• The registration of businesses and the issuance of the export trade licence is highly simplified.N4

5.Conducive Tax Environment

  • Corporate income tax (tax on profit) is 30%
  •  Excise tax is levied (minimum 10%) on selected local or imported products
  •  Turnover tax at 2% for priority sectors such as tractors, combine harvesting, grain mill etc. and 10% on other sectors
  •  Customs duty on unexempted imports ranges from 0 to 35%
  •  Income tax ranges from 10 to 35% on monthly income of £6.00 and above
  • Withholding tax is payable on imports at 3% of cost, insurance and freight
  • 15% VAT is payable on businesses with a turnover above £20,000
  • Dividend tax (on income derived from dividends from a share company or withdrawals of profits from a private limited company) at 10%
  •  Royalty tax (on income derived from technology and intellectual property rights) at 5%
  •  Capital gains tax – Share of companies 30%; business, factory or office buildings 15%; residences 0%
  • Rental income tax (on annual rental income) between 0 and 35% dependent on level of rental income
  • Stamp duty – Leasing 0.5% of value; registering title to property 2% of value; contract of employment 1% of salary; bonds 1% of value etc

6.Investment Opportunities

  • Agriculture – Ethiopia is known as a home of organically grown agricultural products. It has ample arable land, diverse agro-ecological zones, good rainfall and irrigation potential. New private investment is encouraged in the production and processing of agricultural crops such as coffee (the country's single most important cash crop), tea, sugar, flowers, fruits and vegetables, teff, wheat, maize, beans, peas, lentils, soya beans, chickpeas etc., starch production, oil crops such as rapeseed, linseed, groundnuts, sunflower, sesame, maize, Niger seed and cotton seed, as well as investment opportunities for introducing modern commercial livestock breeding and processing into the largest livestock population in Africa (cattle, sheep and  goats), plus significant freshwater fishery and apiculture resources. Investment is also required in the provision of agricultural support services such as pest and disease control, agricultural machinery and cold storage. 
  •  Textiles – opportunities for production and processing of cotton, as well as producing and finishing textile fabrics and garment production.
  • Leather and leather products – opportunities for investment in tanning to finishing: manufacture of luggage items, handbags, saddle and harness items, footwear and garments.
  •  Horticulture – cut flowers, fruits and vegetable are fast-growing export businesses, with great potential for private investment. For additional information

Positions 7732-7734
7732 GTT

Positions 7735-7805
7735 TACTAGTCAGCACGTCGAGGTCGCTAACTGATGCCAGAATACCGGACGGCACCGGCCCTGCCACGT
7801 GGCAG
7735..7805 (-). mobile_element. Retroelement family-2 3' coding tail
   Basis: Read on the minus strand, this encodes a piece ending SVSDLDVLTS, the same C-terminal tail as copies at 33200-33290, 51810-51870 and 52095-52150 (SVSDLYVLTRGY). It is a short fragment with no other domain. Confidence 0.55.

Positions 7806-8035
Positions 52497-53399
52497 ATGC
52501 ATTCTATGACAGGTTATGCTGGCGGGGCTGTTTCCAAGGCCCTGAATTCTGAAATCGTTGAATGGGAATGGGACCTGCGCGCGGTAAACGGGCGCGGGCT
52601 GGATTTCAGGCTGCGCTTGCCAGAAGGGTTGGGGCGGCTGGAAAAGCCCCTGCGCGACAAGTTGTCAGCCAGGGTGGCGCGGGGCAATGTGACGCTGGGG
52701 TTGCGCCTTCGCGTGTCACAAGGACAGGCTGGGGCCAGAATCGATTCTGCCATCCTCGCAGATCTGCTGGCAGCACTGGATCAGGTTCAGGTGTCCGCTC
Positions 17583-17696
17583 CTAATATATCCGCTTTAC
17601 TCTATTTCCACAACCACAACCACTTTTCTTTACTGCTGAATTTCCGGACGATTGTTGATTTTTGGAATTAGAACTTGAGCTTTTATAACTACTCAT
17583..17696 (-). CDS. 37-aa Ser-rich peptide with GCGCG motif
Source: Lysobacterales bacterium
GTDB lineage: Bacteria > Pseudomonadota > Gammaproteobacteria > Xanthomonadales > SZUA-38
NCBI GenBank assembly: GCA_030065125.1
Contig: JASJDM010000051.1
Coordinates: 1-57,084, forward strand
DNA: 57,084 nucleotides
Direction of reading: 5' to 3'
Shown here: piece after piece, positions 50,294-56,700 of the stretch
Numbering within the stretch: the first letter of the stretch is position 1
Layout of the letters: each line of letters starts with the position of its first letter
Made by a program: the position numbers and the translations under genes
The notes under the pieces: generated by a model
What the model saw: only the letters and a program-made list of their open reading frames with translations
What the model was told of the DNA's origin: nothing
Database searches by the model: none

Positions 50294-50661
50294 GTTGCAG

•  Energy production – a huge unexploited hydropower potential as well as thermal, wind and solar energy production opportunity. Foreign investors can participate in the generation of power.
  •  Mining – as a result of the conducive fiscal and  legislative environment, the country is now enjoying the participation of both foreign and local investors in exploration and mining. The country is endowed with metallic, industrial, construction and precious minerals. Exploration is also on going for oil and gas deposits.
  •  Construction – manufacturing of cement, ceramics, gypsum, marble, granite, and  limestone, lime, etc. as well as participation in the real-estate development and leasing of construction equipment.
  •  Tourism – untapped tourism potential that ranges from historic, natural and cultural attractions providing ample opportunities for investment in hotels, lodges (including eco-lodges), international restaurants and setting up tour operators.
  • Privatisation – state-owned enterprises are open for privatisation mainly in the leather, shoes, textiles, mining, food & beverage industries, transport and construction, agri-services, hotels & tourism and pharmaceutical industries.

7.Strong market with excellent market access

  • Strong internal market with a population of more than 90 million which is the second largest in Sub-Saharan Africa.
  • The large and fast-growing domestic market offers good prospects for investment in and the development of consumer goods industries such as food, beverages, tobacco, plastic products, soap and detergents, glass and ceramics, chemical and chemical products, drugs and pharmaceuticals, paper and paper products as well as electrical and electronic products.
  •  Located in the ‘Horn of Africa’ at the crossroads  between Africa, the Middle East and Asia, Ethiopia offers a strategic market access.
  • Membership of the Common Market for Eastern and Southern Africa (COMESA) embracing 23 countries with a population of more than 420 million. Ethiopia enjoys the benefits of preferential tariff rates on exports to these countries.
  • Ethiopia is an ACP member (African, Caribbean and Pacific Group) and accession to the WTO is under negotiation. Ethiopia also enjoys Duty Free and Quota Free (DFQF) privilege extended by Canada and other Developed countries , among others, USA -Africa Growth and Opportunity ACT (AGOA), EU –Everything But Arms (EBA), China – ‘0 Tariff ’ privilege and India - DFQF.